On Juneteenth, a noted DC Catholic church asks forgiveness for its racist past

(National Catholic Reporter. Rhina Guidos).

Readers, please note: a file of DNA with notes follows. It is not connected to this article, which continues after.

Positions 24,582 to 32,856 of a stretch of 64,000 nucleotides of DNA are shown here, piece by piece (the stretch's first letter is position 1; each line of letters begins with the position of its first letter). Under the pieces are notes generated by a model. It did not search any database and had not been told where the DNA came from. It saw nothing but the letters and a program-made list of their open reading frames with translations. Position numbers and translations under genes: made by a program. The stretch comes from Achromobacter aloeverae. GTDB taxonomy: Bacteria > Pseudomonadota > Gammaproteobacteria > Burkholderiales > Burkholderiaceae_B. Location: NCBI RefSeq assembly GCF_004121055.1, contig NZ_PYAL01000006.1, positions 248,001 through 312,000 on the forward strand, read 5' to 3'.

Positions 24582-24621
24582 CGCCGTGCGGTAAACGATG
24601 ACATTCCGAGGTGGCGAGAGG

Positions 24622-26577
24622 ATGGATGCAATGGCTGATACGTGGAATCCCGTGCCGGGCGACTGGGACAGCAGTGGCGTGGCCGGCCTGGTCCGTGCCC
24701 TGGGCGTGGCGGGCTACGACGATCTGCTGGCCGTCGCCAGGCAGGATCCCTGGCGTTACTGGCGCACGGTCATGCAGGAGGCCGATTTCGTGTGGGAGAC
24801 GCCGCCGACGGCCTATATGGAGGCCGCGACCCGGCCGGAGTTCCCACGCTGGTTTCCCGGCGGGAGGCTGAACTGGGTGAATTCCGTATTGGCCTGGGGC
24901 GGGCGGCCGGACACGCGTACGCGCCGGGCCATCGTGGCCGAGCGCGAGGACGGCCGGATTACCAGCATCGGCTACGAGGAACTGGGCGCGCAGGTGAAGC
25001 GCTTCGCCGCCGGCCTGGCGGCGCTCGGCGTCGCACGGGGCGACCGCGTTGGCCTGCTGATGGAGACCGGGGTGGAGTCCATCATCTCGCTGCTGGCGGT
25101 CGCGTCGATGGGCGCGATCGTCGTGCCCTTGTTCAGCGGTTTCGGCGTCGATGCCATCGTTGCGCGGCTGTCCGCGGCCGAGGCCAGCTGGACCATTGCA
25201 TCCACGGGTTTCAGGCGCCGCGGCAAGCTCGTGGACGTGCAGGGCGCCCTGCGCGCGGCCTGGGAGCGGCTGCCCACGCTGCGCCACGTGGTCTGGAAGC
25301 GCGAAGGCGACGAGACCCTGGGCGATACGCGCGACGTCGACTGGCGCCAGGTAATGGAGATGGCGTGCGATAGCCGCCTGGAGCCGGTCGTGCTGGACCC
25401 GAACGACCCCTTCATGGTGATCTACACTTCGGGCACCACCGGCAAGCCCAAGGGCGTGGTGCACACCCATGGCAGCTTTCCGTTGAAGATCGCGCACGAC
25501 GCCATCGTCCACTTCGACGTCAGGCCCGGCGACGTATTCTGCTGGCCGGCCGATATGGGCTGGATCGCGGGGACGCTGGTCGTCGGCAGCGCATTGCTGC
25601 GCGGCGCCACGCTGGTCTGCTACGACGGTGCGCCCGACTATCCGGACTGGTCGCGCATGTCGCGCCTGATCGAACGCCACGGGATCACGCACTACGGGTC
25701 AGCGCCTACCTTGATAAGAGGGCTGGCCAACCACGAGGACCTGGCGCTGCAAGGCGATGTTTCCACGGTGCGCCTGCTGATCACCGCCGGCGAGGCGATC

Not far from a plaque marking it as a place where the nation’s first Catholic president worshiped, there’s now a less auspicious marker outside Holy Trinity Catholic Church, in Washington’s Georgetown neighborhood, recalling its past in the dark history of the country. “Hundreds of Black parishioners left Holy Trinity,” one of its four painful paragraphs explains, “because of the ongoing segregation and discrimination they found here.” On June 19, a descendant of one of those families helped unveil the marker, which also asks for forgiveness “for these sins of racism and the pain they have caused.” “This truth is ugly and painful,” said Linda Gray, whose ancestors were among those who became part of Epiphany Catholic Church, the new parish Black families founded, also in Georgetown, after they left Trinity in the 1920s because of the racism they experienced there. “The truth hurts, it does, but the truth also has the power to heal.” On the steps of Trinity, Gray talked about how those who left did so “with no place to go,” but with the promise that God would help.

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